Continue playing the video from minute 4:25 until minute 8:00, and then discuss with your students:
Finally, ask students to revisit what they wrote at the beginning of the activity in response to the question: What is the purpose of education? Ask students to now reflect on the questions:
Play the rest of the TED video How America’s Public Schools Keep Kids in Poverty (8:00–13:50). Ask your students:
To learn more about one desegregation program, read the New York Times article Facing Segregated Schools, Parents Took Integration Into Their Own Hands. It’s Working. Discuss with your students:
The Opportunity Atlas, created through Harvard University, gives a detailed map illustrating the incomes of people who grew up in different neighborhoods around the country. Use the map to look up your town and click on different neighborhoods within your town to see how much money people who grew up there now earn as adults. You can adjust the controls to see if people make different incomes based on their family’s economic status while they were growing up, on their race, or on their gender. Discuss with your students:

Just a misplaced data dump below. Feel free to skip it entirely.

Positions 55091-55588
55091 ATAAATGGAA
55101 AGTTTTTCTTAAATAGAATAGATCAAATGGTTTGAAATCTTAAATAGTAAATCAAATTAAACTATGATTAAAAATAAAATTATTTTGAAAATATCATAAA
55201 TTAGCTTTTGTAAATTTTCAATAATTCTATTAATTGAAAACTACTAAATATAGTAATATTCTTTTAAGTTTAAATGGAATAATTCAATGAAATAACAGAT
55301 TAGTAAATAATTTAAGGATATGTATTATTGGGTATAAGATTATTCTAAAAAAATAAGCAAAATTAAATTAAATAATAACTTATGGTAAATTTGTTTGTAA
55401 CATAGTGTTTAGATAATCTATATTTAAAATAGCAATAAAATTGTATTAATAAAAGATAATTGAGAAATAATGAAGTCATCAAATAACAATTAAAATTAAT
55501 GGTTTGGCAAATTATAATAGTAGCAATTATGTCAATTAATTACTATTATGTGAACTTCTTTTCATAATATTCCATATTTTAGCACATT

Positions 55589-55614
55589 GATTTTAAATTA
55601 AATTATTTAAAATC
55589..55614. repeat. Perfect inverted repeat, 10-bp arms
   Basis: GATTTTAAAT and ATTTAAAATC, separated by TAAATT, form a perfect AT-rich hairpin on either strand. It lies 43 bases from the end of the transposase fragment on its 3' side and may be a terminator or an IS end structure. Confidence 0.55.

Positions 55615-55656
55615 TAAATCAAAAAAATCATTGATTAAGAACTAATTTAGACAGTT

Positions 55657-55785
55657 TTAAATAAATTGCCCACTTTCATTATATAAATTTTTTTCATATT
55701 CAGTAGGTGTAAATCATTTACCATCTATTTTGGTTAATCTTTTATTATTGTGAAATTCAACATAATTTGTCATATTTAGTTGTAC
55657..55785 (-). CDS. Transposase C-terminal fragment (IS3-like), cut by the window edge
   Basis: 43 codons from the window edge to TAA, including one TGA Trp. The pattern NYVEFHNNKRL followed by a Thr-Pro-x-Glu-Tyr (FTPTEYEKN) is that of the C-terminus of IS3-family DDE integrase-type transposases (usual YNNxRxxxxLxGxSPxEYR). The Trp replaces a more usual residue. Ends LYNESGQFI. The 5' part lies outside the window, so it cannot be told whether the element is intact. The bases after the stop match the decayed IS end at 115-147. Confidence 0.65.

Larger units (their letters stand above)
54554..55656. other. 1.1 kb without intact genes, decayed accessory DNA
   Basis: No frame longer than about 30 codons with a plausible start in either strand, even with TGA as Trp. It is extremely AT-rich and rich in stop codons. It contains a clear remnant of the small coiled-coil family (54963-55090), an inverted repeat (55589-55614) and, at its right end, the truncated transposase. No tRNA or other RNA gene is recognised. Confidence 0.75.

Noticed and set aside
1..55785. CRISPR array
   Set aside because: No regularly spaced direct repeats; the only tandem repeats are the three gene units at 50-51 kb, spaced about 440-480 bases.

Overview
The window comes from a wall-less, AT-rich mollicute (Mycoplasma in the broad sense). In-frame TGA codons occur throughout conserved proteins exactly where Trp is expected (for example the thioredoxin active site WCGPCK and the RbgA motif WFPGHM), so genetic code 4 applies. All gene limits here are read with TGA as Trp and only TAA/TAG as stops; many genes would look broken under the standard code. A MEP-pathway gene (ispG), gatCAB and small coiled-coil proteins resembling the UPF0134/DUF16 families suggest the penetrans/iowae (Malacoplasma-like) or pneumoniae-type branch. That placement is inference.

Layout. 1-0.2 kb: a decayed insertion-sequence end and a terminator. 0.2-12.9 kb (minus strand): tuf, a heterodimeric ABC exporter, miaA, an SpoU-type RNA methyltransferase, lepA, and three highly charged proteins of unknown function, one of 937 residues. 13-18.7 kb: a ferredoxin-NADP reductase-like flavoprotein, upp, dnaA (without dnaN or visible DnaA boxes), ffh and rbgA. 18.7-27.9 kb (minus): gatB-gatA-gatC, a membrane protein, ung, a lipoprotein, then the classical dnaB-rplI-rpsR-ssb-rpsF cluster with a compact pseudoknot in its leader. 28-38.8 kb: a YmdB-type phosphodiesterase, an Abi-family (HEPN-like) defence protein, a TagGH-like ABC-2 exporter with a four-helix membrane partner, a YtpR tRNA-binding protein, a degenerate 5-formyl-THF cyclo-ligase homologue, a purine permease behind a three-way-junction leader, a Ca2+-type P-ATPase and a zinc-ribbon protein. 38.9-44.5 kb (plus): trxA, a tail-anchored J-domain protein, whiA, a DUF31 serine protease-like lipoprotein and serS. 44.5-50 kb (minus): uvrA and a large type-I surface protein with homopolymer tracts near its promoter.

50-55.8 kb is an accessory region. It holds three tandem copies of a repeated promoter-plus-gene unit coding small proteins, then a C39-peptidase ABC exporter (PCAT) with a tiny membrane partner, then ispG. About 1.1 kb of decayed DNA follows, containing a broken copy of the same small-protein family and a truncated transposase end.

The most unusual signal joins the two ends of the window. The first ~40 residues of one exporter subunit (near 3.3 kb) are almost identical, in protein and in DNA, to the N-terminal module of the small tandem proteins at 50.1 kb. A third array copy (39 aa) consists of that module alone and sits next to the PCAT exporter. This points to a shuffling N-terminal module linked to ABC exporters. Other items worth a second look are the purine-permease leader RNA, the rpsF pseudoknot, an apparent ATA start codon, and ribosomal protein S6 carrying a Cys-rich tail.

Use the EdBuild page 23 Billion (referenced in Activity 1) to learn more about racial disparities in the educational system where you live. At the bottom of the page, enter your state to access the information.
Find out how much money your school district spends per students and how this funding compares to other districts by using the map in the NPR article Why America's Schools Have A Money Problem.